When in Europe, you are rarely alone. I lived in a single room (hallelujah!), but when I was not in my room, I was always around other people, whether other OU students or fellow pedestrians/travelers. This constant exposure to people, particularly when traveling on weekends, has made me a more tolerant individual. When there are so many people around and so much to see and do, you just can’t be concerned with what other people are doing, unless they’re walking slowly and in the middle of the lane; literally nothing is more frustrating than that. I learned (imperfectly) to not sweat the small stuff and focus on what aspects of my experience I could control.

As I traveled through Europe, and even when I was just studying in Arezzo, I was constantly struck by how lucky I was. I got to live in Europe for four months – that’s just generally awesome. I’m more grateful than I can express for that opportunity and to the people who made it possible. Without the support (and occasional push) of my parents, I might not have gone to Arezzo for the semester in the first place. And I also have to give a shout out to Kevin Schuetz who gave me a job at Koda CrossFit Norman as a freshman in college. Without that job, there’s no way I would have been able to travel around and see everything I did. The appreciation I have for this experience carries over into everything – I have a greater sense of gratitude for everything I have.

Europe challenged me in a lot of ways. Public transportation was not remotely self-explanatory for me (especially at the beginning); the language barrier was a perpetual challenge; budgeting time to allow for weekend travel while keeping up with school was (and still is) a work in progress. But being there required that I rise to meet those challenges; although I was far from perfect, I certainly tried. And strangely enough, in the midst of all the “vacationing” (as my dad calls my semester), I learned to love working hard – to be challenged and then face those challenges.

More than anything else, going to Europe this semester was an adventure. It was completely different from anything I’d ever done before. I’m not sure I can stress strongly enough how different it was. I was tested, and those tests forced me to grow. That’s why I loved this semester. It wasn’t exclusively about getting to travel around to all the cities I visited. While I was traveling and visiting all those different cities, those places were changing me. Although mine was a rather less dramatic journey, I still feel a bit like Bilbo on his return from the Lonely Mountain in The Hobbit by J.R.R. Tolkien. His adventure left him changed, and the same is true for me.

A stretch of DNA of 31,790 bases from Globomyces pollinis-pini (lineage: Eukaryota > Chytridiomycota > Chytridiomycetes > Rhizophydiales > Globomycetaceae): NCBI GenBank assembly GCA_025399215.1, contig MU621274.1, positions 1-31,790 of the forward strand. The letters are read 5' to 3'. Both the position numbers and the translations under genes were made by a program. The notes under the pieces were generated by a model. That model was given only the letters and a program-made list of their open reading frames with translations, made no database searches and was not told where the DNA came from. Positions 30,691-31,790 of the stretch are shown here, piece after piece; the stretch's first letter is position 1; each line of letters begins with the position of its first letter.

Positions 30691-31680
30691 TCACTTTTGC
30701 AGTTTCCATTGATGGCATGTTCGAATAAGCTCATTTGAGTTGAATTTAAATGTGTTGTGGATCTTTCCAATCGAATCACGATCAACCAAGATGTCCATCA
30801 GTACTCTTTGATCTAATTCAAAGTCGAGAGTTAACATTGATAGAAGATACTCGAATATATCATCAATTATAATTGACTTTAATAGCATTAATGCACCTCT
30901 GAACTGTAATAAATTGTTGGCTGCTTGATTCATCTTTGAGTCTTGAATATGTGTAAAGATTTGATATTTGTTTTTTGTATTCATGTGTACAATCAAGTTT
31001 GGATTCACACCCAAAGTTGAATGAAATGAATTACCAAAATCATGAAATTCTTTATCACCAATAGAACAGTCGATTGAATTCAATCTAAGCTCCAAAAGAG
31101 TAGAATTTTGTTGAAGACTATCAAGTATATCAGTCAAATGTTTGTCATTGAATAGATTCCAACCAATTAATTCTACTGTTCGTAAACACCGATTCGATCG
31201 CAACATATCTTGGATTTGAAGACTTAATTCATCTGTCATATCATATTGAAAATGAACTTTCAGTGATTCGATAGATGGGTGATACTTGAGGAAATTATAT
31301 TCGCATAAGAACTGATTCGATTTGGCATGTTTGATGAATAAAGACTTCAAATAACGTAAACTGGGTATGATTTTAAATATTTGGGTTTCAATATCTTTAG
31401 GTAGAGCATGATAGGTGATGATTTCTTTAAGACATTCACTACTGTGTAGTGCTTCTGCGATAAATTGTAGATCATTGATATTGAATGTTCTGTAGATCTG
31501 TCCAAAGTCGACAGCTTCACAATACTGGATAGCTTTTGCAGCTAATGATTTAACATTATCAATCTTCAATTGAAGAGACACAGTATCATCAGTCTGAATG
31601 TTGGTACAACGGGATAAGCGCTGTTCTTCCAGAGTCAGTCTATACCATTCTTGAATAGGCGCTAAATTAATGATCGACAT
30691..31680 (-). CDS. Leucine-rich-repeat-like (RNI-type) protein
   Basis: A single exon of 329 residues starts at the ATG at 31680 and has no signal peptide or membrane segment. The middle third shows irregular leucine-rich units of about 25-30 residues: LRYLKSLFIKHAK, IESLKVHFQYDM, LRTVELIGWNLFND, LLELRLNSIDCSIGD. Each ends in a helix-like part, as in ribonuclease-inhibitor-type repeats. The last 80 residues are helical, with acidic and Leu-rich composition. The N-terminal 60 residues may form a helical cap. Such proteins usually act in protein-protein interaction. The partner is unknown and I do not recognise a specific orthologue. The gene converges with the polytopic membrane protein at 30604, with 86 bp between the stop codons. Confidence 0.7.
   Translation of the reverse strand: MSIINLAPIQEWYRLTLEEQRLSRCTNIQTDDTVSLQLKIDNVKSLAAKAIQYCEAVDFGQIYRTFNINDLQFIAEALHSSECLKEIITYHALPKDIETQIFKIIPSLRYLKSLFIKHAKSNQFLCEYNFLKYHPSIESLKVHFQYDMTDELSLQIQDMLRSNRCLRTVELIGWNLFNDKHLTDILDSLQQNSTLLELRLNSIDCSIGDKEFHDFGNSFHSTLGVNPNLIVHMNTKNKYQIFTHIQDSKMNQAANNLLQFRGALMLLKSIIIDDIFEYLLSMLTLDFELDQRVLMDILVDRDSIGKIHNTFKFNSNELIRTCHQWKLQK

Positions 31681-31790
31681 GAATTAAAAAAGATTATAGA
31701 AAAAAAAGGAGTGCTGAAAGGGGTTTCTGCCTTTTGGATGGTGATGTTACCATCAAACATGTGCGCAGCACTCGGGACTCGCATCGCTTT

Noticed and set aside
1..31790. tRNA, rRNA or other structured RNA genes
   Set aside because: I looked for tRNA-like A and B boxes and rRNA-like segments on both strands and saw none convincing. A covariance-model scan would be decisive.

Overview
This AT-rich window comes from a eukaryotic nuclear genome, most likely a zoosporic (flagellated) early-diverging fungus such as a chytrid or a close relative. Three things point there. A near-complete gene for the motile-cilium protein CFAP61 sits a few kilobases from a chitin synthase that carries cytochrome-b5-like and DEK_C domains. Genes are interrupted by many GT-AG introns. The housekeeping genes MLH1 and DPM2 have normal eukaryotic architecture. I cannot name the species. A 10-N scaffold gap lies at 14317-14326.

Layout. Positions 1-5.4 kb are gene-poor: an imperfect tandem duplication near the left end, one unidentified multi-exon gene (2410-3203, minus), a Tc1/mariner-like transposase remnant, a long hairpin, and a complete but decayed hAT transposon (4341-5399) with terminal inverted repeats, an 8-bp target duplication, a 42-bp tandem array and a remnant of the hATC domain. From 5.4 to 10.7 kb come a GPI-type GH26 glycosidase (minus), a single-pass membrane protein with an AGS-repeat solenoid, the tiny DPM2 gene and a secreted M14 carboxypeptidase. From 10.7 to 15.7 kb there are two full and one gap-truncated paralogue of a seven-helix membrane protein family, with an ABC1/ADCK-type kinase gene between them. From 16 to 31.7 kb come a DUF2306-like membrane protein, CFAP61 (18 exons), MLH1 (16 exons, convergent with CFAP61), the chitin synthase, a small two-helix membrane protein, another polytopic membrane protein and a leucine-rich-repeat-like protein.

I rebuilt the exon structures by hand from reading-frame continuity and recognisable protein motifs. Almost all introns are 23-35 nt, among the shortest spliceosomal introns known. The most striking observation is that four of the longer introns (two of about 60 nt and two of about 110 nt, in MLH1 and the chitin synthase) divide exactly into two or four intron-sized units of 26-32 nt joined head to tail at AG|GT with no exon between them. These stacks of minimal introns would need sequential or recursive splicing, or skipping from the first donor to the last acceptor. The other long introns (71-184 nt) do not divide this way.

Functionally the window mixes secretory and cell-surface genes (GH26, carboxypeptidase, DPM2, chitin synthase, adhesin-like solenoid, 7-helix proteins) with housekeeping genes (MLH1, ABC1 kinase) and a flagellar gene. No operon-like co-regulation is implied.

The Travels Pt. 3

So . . . Prague happened. Having completed my traveling for this semester, Prague is second only to Berlin in my mind. Prague was something else. Within one hour of being in the city I had fallen in love. I knew it was going to be good when I walked into a main square and saw a Christmas tree silhouetted in front of an amazing, Gothic church façade. And it was more than good; it was great. The Christmas markets had great food (especially gnocchi with sauerkraut) and high quality products that made my Christmas shopping pretty easy. Inside the castle complex I discovered my new favorite church in Europe: St. Vitus’ Cathedral. It was a spectacular example of Gothic architecture, and I am a sucker for beautiful Gothic churches. There were great views and tons of cool museums. But more than anything else, Prague had a unique atmosphere.

Prague was the perfect mix of old and new. I’ve been in cities that have felt really old (like Rome) and in cities that are ancient and magnificent (like Siena). I’ve seen cities that have embraced modern society (like Berlin). Prague was the first city that seemed to have bridged the divide between the old and new. Sections of the city, such as the castle complex, had the charm and wonder I would expect from a fairytale. Other areas, such as one near the National Monument, were modern, bustling thoroughfares. But regardless of my location, it was always uniquely Prague. The city had not lost its identity to the modern world, nor was it stuck in the past refusing to adapt to a changing world. I’ll be coming back to Prague.

Now, just to wrap everything together (as it relates to traveling), here are my top three trips of the semester: in first, Berlin; in second, Prague; in third, Bern. The one thing these cities have in common is a great ambiance and unique character. Simply being in these cities was enjoyable – sitting in a café for hours would be awesome in any one of these cities. And of all the cities I’ve visited on this trip, these are the three that I want to go back to more than any others. So, in the immortal words of Arnold Schwarzenegger, “I’ll be back.”